CARACAS (Reuters) - Gathered in the yard of a small home in the Venezuelan countryside, a young man with dreadlocks asks a bearded musician clutching a guitar: “Who can Chavez rely on?”
“All of us! Let me tell you who we are,” the older man replies, breaking into song over gritty images of working-class life in the South American country led by socialist President Hugo Chavez.
“We are the poor. We are all with Chavez!” he sings, over footage of construction workers, farmers and youngsters in the ghetto lip-syncing to the lyrics.
The video is the latest in a wave of adoring coverage that is running around the clock on state television as Chavez, 58, fights to recover from cancer surgery.
Chavez has been the dominant figure in Venezuela since he won power 14 years ago, forging a passionate following based on his charisma, humble birth and massive social spending.
His new absence in Cuba - and the possibility that after his fourth operation in 18 months he could die or be unable to continue as president - has sent a shockwave through supporters.
Punctuated by occasional bulletins on the president’s condition, government media have pushed their always Chavez-heavy output to hagiographic levels - especially ahead of the December 15 regional elections in which his ruling Socialist Party hammered the opposition by winning 20 out of 23 states.
One video, set to uplifting music, is a montage of prayers for Chavez’s health from around the country, with military officers, government ministers and regular Venezuelans hugging.
“Chavez is life!,” says one soldier in another typical video entitled “Give joy to my heart”, accompanied by soft-focus shots of the smiling president hugging babies, kissing their mothers and playing baseball with children.
‘YOU TOO ARE CHAVEZ’
In another, filmed from an aircraft on a headland by the sea, hundreds of red-clad loyalists arrange themselves into giant letters forming the words “Long Live Chavez!” alongside a house-sized poster of “el Comandante” and a Venezuelan flag.
Chavez has fostered the quasi-personality cult, declaring during the election campaign earlier this year that he had become “the people” - and vice versa.
“You too are Chavez,” was his main slogan.
After the president regained consciousness following last Tuesday’s complex six-hour operation in Havana, an aide said his first words were: “How are my people?”
Chavez is being treated in Cuba, where information is tightly controlled and his close friend and political mentor Fidel Castro all but wrote the book on how to use propaganda and the state media to build a towering presence.
From the giant poster of Chavez surrounded by smiling children that greets visitors in the passport hall at Maiquetia airport, to the billboards bearing his likeness along the highway to Caracas, it is hard to escape the president’s image.
His face adorns newspapers, posters and clothing - one line of T-shirts shows only his eyes, above a tiny signature. Various candidates for Sunday’s elections simply played his words at their closing rallies.
Chavez has cast his “21st century socialism” as almost a second coming of his idol Simon Bolivar, setting out his self-styled revolution in the imagery of Bolivar’s 19th century battle to free the region from colonial power Spain.
On Monday, the two ideas overlapped, with the government commemorating the 182nd anniversary of Bolivar’s death - it is finishing a grand new mausoleum in downtown Caracas to house his jewelled coffin - while in nearby Plaza Bolivar, children gathered for another event to pray for Chavez’s health.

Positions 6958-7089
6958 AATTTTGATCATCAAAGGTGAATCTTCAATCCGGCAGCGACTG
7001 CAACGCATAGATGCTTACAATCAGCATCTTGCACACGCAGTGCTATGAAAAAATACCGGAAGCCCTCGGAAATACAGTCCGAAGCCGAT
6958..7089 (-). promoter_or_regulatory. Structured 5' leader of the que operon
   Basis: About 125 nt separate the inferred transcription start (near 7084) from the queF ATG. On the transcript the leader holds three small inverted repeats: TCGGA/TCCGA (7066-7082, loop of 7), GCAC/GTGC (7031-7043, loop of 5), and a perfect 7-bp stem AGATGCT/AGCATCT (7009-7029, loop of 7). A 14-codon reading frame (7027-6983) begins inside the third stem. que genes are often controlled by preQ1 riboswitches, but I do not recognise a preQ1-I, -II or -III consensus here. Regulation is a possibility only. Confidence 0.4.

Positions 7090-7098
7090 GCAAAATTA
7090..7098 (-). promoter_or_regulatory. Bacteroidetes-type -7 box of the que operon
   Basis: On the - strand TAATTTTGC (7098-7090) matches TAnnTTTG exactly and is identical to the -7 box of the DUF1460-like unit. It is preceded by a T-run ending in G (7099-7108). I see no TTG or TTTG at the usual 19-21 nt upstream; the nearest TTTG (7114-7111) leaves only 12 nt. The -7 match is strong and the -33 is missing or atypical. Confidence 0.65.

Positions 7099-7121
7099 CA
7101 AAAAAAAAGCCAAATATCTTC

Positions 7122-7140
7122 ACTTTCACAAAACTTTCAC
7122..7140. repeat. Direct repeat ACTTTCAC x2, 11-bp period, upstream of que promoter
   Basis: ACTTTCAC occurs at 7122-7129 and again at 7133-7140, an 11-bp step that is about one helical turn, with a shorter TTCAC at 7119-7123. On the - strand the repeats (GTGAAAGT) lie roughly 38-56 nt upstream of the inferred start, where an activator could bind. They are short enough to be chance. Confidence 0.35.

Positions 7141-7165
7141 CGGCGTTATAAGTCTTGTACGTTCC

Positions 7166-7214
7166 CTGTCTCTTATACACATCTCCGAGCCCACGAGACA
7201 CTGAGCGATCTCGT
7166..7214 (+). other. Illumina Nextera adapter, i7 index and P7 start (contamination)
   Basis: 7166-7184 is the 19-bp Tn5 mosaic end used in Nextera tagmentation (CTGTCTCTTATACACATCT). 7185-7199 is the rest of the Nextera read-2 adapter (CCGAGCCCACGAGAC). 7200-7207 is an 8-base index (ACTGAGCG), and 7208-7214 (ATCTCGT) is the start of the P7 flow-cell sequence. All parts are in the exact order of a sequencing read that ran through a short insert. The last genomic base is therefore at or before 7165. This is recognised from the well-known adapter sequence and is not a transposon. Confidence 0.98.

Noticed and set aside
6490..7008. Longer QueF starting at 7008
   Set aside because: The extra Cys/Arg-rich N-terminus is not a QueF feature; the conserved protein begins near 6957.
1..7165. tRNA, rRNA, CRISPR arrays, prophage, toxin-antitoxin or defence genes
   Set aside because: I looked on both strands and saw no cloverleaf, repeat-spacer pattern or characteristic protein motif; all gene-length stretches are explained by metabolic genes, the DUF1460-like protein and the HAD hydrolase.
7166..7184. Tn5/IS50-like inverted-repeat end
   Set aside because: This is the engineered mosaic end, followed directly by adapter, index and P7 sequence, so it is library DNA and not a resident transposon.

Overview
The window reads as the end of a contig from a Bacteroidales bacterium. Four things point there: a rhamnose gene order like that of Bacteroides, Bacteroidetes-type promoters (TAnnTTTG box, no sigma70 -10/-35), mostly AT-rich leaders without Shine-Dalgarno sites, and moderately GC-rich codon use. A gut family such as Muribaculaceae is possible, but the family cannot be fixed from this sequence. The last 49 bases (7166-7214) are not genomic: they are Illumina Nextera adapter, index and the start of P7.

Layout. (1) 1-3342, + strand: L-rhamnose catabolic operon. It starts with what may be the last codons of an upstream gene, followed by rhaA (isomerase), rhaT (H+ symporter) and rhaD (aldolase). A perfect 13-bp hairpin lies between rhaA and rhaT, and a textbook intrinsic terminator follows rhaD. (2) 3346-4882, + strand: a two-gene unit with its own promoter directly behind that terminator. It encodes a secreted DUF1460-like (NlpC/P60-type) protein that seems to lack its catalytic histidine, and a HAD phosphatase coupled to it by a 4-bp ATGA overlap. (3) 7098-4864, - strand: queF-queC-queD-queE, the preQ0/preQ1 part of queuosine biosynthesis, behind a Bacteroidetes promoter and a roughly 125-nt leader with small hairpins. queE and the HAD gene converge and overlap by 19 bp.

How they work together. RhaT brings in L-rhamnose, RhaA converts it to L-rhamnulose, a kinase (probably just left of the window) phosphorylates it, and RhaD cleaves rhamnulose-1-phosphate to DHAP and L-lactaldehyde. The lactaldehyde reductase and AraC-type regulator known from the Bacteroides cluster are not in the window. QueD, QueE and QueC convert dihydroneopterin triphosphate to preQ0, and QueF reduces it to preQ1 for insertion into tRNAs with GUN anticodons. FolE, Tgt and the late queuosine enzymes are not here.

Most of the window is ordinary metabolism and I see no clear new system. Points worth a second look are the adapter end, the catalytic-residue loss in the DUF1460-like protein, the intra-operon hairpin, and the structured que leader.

“There are two important things in life: our liberator Simon Bolivar and our president, Hugo Chavez. Get better soon my comandante,” one shy young girl with pig-tails told state TV.
The information ministry has published a report called “Loyalty to Chavez - The Fatherland is Safe”, fronted by a picture of Chavez and his newly named heir apparent, Vice President Nicolas Maduro, sitting under a painting of Bolivar, Chavez holding an ornate replica of Bolivar’s sword.
Some in the opposition’s more radical wing have been spreading their own counter-propaganda. One email doing the rounds in recent days agreed that no one wished Chavez ill health, but then listed the harsh treatment it said the president had meted out to rivals in the past.
“His situation doesn’t make me happy, but neither does it make me lose sleep,” the email said. “Everyone’s day comes, and the executioner cannot ask for clemency.”
Even if he dies, Chavez’s influence will be felt on Venezuelan politics for years - perhaps not unlike Argentine leader Juan Peron, whose 1950s populism remains the ideological foundation of the country’s dominant political party.
In the shorter term, Maduro will aim to associate himself as closely as possible with Chavez’s public image.
If Chavez had to step down, a new election would be held within 30 days. The vice president would hope that his boss’s blessing would be enough for him to beat likely opposition candidate Henrique Capriles, while also keeping a lid on the ambitions of Socialist Party rivals.
Demonstrating the power of Chavez’s endorsement was the victor in the biggest upset in Sunday’s gubernatorial elections: former army officer Arias Cardenas, who toppled opposition heavyweight Pablo Perez in oil-rich Zulia state.
Cardenas had received Chavez’s fulsome backing at a rally before October’s presidential vote, and in what must have been the envy of fellow candidates, his own campaign video showed Chavez in a red beret, his arm flung round Cardenas’ shoulders.
“I need you, Pancho,” said an emotional Chavez, using Cardenas’ nickname. “We’ll be together forever, brother, to continue fighting for the humble people of Venezuela!”
On Sunday, Cardenas claimed Venezuela’s most populous state.
Editing by Andrew Cawthorne, Kieran Murray and Mohammad Zargham